The Fur Trade

Moreover, when I studied the fur trade (blogs are listed below, please click), I read that when he arrived in New France, Pierre-Esprit Radisson (1636–1710) was kidnapped by Amerindians and tortured.[iii]  And matters would not improve. When Pierre-Esprit and his brother-in-law, the older Médard Chouart des Groseillers (1618–1696), discovered the Hudson’s Bay, by land, colonial authorities did not, it seems, act in the best interest of the colony nor, for that matter, in the best interest of the motherland.

The Golden Goose: Radisson Goes to England

On the contrary, when Radisson and Groseillers brought back one hundred canoes of pelts to the shores of the St Lawrence, these were confiscated. Radisson therefore travelled to England, made a favorable impression, and in 1670, the Hudson’s Bay Company was created:

The company was incorporated by English royal charter in 1670 as The Governor and Company of Adventurers of England trading into Hudson’s Bay

As a result, we now know why, “[i]n 1701, no furs were collected but France was forced to still pay the colony to keep it running.” (from a website entitled The Economy of New France, in PDF). It would appear that colonial authorities did not think in the long term. I suspect that they pounced on the pelts, made money quickly, thereby killing the Golden Goose. Authorities acted as if there were no tomorrow.


Morever, even though there were HABITANTS on SEIGNEURIES, little importance was given to agricultural skills. New France would grow into an agrarian society, but Louis Hébert introduced farming with very little help. He then fell on the treacherous ice, which killed him prematurely.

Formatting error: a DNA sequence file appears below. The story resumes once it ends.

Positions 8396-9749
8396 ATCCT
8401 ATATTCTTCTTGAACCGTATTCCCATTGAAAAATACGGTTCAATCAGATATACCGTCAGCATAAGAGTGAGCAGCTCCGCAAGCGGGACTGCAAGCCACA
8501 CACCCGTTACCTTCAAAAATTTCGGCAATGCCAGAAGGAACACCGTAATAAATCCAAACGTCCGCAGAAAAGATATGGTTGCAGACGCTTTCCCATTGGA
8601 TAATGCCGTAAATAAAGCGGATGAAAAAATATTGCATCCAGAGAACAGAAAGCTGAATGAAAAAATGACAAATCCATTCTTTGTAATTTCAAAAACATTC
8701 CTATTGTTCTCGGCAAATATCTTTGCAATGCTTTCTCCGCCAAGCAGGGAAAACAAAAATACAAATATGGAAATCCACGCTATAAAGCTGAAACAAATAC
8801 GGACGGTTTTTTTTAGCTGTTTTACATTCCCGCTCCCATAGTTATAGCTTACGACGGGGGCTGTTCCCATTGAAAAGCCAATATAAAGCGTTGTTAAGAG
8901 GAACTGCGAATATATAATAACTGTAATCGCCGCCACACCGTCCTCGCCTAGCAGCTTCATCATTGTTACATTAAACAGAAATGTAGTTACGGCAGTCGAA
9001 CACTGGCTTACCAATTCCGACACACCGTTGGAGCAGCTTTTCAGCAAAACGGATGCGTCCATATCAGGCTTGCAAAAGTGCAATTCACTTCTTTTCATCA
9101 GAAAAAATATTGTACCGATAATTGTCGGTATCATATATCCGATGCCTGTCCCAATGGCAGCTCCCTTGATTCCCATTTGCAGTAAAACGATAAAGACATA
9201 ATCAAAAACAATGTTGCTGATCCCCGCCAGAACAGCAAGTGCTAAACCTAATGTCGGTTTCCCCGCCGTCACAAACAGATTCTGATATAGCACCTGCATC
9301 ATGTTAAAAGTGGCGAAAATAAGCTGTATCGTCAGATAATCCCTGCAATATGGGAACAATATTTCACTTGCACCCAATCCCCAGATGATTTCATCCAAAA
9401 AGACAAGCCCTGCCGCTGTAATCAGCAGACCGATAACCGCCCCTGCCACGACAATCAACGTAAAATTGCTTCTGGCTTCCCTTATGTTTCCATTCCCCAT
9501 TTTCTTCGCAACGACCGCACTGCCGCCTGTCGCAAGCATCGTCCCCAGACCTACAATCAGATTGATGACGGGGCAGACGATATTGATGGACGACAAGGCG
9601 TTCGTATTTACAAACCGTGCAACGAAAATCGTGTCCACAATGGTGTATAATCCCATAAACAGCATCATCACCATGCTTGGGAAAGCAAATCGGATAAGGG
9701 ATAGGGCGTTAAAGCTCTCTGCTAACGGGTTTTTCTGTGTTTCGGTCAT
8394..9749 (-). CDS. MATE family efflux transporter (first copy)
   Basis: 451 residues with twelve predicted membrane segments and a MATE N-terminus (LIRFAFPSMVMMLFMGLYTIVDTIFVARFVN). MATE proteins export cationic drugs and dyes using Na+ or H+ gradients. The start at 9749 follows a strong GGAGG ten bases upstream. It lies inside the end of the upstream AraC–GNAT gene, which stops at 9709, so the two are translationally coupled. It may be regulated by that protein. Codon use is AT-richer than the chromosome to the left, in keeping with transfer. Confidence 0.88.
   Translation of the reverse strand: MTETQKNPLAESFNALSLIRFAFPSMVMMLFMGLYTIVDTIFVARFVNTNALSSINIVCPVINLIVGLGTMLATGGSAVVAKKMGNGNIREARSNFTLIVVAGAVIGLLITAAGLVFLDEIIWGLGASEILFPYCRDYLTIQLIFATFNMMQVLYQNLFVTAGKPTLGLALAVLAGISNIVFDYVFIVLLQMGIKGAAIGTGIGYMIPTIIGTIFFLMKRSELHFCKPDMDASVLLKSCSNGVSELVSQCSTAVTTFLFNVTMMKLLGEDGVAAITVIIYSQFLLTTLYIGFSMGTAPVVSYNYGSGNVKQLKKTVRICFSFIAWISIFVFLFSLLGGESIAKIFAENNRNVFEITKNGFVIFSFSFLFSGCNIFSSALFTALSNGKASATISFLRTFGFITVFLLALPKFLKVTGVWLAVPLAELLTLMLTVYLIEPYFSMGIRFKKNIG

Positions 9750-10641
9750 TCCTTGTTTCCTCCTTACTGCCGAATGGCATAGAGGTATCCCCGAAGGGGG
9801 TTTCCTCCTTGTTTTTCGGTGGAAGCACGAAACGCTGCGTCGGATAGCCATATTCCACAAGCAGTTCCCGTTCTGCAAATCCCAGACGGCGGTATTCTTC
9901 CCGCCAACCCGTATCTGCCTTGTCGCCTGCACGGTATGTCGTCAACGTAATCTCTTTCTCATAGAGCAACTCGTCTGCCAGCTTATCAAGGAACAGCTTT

Related to this question is the matter of monopolies. I will tell a little more about the monopoly Henri IV of France gave Pierre du Gua de Mons.  This will take us back to an earlier post: Richelieu & Nouvelle-France.

However, I will pause  to avoid fatigue.  My next post is a continuation of this one. As mentioned above, I have made a list of  posts on the voyageurs, This list does not include posts on their songs.

Voyageurs Posts: start with the bottom Post


Louis Hébert

In these fairy-like boats
The Voyageur Mythified
The Singing Voyageurs
The Voyageurs: from Sea to Sea
John Jacob Astor & the Voyageur as Settler and Explorer
The Voyageur and his Canoe
The Voyageurs and their Employers
The Voyageurs: hommes engagés ←
© Micheline Walker
4 May  2012
[i] This date is consistent with the dissolution, in 1663, of the Company of One Hundred.
[ii] Marcel Trudel, Mythes et réalités dans l’histoire du Québec (Montréal: Bibliothèque Québécoise, Québec, 2006), 346 pages.
[iii] Grace Lee Nute, Caesars of the Wilderness: Médard Chouart, Sieur Des Groseilliers and Pierre-Esprit Radisson, 1618-1710. (not available)